State Dept. Officials Testify at Senate Hearings on Arab Refugees
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State Dept. Officials Testify at Senate Hearings on Arab Refugees

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Joseph Sisco, Assistant Secretary of State for International Organizations, told the Senate Subcommittee on Refugees today that the United States was seeking to persuade the Arab countries where the Arab refugees live to accept increased responsibility for the refugees. Mr. Sisco returned Friday from a visit to the Middle East.

He and Raymond Hare, Assistant Secretary of State for South Asia and Near East Affairs, testified on United States contributions to the United Nations Relief and Works Agency for the Arab refugees. The State Department officials stressed that the Administration opposed any further cuts in United States contributions to UNRWA.

The officials referred specifically to a House action last week cutting $700, 000 from the Administration’s $22, 900, 000 request for UNRWA. They contended such a cut would require undesirable reductions in health and education services.

Sen. Edward M. Kennedy, Massachusetts Democrat and chairman of the subcommittee, proposed that $700, 000 of the United States contribution be used to build a vocational training school for the refugees to be operated by one of the four Arab “host” governments. Sen. Kennedy noted his proposal would be consistent with the United States Government’s continuing effort to induce the host governments to undertake more responsibility for the refugees’ long term needs.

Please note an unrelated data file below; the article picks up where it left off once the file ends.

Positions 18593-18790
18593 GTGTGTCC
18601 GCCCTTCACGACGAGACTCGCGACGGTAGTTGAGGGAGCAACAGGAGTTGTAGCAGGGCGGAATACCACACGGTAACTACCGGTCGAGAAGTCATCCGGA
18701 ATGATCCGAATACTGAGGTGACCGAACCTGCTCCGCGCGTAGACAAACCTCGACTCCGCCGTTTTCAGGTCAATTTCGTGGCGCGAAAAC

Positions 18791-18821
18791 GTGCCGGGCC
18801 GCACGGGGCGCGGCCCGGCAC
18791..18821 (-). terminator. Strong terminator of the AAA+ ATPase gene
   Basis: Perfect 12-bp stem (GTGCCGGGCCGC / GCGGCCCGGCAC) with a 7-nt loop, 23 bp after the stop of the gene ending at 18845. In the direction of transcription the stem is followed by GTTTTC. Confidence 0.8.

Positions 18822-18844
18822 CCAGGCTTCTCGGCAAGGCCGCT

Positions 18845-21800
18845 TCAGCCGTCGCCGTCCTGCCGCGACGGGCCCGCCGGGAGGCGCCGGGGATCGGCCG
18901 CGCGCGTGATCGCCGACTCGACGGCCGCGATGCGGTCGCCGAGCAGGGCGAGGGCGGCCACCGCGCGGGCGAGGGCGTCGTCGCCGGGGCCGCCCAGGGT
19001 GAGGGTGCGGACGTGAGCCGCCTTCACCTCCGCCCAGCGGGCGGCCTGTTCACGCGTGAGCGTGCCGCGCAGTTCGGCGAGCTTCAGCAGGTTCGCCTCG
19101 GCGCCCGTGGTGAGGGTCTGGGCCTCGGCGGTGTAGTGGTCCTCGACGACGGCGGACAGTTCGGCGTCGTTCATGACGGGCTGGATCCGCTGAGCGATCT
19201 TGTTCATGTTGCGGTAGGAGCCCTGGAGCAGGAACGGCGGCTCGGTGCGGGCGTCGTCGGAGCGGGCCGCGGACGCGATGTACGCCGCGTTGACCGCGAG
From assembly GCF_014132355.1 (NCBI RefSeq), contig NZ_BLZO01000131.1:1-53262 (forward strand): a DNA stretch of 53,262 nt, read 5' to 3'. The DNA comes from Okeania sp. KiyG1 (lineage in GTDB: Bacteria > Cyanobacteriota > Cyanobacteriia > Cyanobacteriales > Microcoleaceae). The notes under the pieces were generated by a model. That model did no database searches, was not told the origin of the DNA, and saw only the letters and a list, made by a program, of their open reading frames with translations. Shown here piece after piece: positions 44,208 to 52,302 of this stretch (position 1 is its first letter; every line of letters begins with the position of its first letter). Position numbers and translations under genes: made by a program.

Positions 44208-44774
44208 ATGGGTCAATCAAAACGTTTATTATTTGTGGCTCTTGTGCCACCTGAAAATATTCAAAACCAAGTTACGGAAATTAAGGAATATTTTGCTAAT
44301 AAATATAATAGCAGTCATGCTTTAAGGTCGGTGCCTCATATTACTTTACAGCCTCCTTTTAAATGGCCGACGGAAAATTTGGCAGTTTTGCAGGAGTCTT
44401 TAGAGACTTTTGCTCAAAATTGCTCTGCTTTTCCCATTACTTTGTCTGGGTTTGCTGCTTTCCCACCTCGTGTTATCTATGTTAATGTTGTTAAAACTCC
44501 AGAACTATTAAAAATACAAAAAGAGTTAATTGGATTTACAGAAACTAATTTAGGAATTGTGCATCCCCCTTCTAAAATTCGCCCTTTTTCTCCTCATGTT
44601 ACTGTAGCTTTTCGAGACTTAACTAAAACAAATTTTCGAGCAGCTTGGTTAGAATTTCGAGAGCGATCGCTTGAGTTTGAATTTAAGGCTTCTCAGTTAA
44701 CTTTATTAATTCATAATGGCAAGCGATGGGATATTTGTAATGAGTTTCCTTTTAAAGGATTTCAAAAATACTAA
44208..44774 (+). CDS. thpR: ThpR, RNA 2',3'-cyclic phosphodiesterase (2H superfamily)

Mr. Sisco told the subcommittee that he was in general agreement with the Kennedy proposal and would give it study. The Senate is now debating the foreign aid bill and is expected to approve the $22, 900, 000 figure. The Kennedy proposal might then be given consideration when Senate and House leaders meet to iron out differences in their respective versions of the foreign aid bill.

Sen. Jacob K. Javits, New York Republican, criticized the “milk and honey” policy of the Administration on the refugee question. He also criticized the Administration for not supporting the 1961 Afro-Asia resolution in the United Nations urging direct peace talks between the Arab countries and Israel.

Sen. Kennedy and Mr. Sisco criticized irregularities in UNRWA relief rolls. The Senator argued that UNRWA, the U.N. and the United States should stand firm on removal of Palestine Liberation Army recruits from the refugee rolls. The State Department official criticized the fact that 10, 000 to 12, 000 such recruits continued to obtain UNRWA rations. He also said that the presence of refugees in the PLO army could raise delicate political issues and could work seriously to the disadvantage of needy refugees.

In his prepared statement, Mr. Hare said that while Israel might be prepared to accept some of the refugees, he believed that a large-scale return of the refugees to Israel was impracticable on security grounds, as Israel had indicated. He said that Israel had also cited the large number of Jews who, since 1948, felt compelled to leave their Arab countries of origin for resettlement in Israel.

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